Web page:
Utilising Digital Strategies to Improve Personalised Medicine Delivery through Additive Manufacturing

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Chibuike, Chiedozie
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The modern healthcare system faces a paradigm shift with the introduction of new technologies. A growing change in dynamic from a one for all manufacturing approach to a patient centred approach for healthcare has increased, with greater understanding in pharma gene theory and a slow rising demand for personalised healthcare services. Additive manufacturing is a well-established process in many industries, but relatively novel within the medical field. Its recent success in drug manufacturing along with the increased understanding of pharmacokinetics and pharmacogenomics allows for the convergence of 3D printing and personalised medicine opening new horizons for tailoring medical treatments to individual patients. However, the effective implementation of 3D printing in this context necessitates a robust digital strategy that encompasses design manufacturing, ethics, data management, and regulatory considerations.

This paper works to critically investigate the broader implications and possibilities arounds digital strategy implementation by healthcare organisations looking to adopt additive manufacturing technologies as their main digital tool in emphasizing personalised Medicare services. The study looks to review opinions from various sources of literature, from articles, journals, seminars etc idealising trends, events and limitation towards a working digital strategy promoting personalised healthcare. Evidence of review show a lack of digital identity or guideline necessary but provides practically to the manufacturing of personalised 3D printed drugs.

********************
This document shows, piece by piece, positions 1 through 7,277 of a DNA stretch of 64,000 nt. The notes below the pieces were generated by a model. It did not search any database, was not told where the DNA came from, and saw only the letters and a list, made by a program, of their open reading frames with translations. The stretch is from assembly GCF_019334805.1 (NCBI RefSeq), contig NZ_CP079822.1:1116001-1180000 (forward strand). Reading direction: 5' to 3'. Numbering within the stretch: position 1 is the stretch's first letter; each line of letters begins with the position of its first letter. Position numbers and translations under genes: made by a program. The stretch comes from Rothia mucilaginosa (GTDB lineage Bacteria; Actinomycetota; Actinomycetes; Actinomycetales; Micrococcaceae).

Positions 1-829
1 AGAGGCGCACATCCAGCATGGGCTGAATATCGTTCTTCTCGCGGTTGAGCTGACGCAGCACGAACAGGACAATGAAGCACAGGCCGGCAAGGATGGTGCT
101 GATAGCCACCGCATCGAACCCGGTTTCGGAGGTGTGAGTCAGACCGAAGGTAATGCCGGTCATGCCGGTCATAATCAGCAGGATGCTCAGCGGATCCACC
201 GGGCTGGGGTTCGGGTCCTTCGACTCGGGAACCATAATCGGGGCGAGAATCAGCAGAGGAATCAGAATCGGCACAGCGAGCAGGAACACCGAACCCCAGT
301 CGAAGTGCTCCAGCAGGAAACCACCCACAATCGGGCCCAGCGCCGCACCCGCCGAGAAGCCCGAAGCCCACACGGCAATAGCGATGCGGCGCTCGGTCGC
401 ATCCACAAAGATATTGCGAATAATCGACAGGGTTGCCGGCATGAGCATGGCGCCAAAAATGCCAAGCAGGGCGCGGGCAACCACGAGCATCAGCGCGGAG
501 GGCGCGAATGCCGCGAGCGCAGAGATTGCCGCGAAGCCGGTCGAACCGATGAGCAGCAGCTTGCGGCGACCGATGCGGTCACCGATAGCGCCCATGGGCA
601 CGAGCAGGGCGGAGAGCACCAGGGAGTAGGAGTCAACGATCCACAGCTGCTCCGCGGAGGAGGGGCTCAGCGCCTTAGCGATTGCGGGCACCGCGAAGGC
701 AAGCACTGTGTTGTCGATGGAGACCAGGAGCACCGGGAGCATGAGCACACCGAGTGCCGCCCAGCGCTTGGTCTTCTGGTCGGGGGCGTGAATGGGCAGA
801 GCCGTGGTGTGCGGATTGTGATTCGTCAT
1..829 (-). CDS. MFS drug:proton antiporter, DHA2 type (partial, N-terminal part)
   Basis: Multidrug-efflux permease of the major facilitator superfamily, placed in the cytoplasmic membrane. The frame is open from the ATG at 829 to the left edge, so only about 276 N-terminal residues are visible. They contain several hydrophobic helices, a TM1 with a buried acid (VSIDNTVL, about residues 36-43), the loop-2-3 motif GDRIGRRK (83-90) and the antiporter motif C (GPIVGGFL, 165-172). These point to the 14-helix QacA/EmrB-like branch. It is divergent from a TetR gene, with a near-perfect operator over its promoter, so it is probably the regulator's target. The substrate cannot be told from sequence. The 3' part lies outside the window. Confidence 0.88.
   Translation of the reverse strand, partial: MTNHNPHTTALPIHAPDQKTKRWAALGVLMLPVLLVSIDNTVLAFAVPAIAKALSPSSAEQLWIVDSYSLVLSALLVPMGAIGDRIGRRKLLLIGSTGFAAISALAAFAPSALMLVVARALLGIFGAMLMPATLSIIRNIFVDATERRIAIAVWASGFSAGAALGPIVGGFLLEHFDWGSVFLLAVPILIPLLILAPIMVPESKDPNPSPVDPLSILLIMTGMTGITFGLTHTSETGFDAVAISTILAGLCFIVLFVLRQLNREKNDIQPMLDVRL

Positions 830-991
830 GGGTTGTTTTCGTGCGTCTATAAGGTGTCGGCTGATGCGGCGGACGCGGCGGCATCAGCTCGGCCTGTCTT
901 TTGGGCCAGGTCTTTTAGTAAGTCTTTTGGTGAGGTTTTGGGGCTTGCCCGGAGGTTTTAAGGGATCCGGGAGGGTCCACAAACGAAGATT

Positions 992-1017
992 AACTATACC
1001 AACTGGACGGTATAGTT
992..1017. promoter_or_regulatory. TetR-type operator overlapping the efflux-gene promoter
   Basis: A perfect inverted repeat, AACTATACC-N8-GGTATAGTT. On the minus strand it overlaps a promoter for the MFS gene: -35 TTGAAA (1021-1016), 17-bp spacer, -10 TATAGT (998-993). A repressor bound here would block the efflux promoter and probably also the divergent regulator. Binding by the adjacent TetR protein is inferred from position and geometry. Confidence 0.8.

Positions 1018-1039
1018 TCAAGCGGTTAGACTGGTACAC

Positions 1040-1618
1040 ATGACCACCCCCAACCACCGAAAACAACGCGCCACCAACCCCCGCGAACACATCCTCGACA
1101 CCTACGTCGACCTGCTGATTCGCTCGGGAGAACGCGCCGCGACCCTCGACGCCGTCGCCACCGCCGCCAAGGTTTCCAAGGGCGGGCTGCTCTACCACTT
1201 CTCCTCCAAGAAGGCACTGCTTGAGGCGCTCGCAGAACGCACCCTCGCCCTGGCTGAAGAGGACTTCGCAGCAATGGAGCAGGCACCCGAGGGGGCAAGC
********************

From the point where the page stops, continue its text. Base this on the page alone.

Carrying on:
The paper works with a positivist study philosophy, developing a quantitative questionnaire to survey the opinions of industry experts around Ireland. It was an online questionnaire prepared using Microsoft Forms consisting of closed ended questions to a range of experts in the medical field, from doctors, nurses, Professors, Regulatory experts, and Business Directors. Opinions gathered was compared to secondary sources. The result of the study took considerations from both secondary and primary sources in generating a 4- step process in developing a digital path for organizations utilising additive manufacturing. The study also reflects on conceptual implementation ideas and the benefits and limitations faced in the process.

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